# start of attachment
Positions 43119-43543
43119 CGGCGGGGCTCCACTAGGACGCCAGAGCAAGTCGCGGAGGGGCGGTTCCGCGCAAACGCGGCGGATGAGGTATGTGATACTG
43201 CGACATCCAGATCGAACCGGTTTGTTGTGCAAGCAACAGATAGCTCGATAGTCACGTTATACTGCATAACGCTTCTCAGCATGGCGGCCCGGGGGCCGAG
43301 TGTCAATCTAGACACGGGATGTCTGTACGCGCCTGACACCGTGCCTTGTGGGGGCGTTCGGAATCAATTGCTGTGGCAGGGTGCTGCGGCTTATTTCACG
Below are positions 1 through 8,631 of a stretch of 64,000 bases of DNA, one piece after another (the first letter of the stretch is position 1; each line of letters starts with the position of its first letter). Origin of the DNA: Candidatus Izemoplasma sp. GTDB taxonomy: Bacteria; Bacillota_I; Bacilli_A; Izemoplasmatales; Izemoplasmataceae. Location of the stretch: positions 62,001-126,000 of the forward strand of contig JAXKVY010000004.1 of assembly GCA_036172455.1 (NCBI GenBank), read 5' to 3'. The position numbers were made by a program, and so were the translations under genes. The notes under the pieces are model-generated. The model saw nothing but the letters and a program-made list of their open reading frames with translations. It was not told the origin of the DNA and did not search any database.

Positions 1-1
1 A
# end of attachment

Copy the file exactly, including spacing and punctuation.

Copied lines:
Positions 43119-43543
43119 CGGCGGGGCTCCACTAGGACGCCAGAGCAAGTCGCGGAGGGGCGGTTCCGCGCAAACGCGGCGGATGAGGTATGTGATACTG
43201 CGACATCCAGATCGAACCGGTTTGTTGTGCAAGCAACAGATAGCTCGATAGTCACGTTATACTGCATAACGCTTCTCAGCATGGCGGCCCGGGGGCCGAG
43301 TGTCAATCTAGACACGGGATGTCTGTACGCGCCTGACACCGTGCCTTGTGGGGGCGTTCGGAATCAATTGCTGTGGCAGGGTGCTGCGGCTTATTTCACG
Below are positions 1 through 8,631 of a stretch of 64,000 bases of DNA, one piece after another (the first letter of the stretch is position 1; each line of letters starts with the position of its first letter). Origin of the DNA: Candidatus Izemoplasma sp. GTDB taxonomy: Bacteria; Bacillota_I; Bacilli_A; Izemoplasmatales; Izemoplasmataceae. Location of the stretch: positions 62,001-126,000 of the forward strand of contig JAXKVY010000004.1 of assembly GCA_036172455.1 (NCBI GenBank), read 5' to 3'. The position numbers were made by a program, and so were the translations under genes. The notes under the pieces are model-generated. The model saw nothing but the letters and a program-made list of their open reading frames with translations. It was not told the origin of the DNA and did not search any database.

Positions 1-1
1 A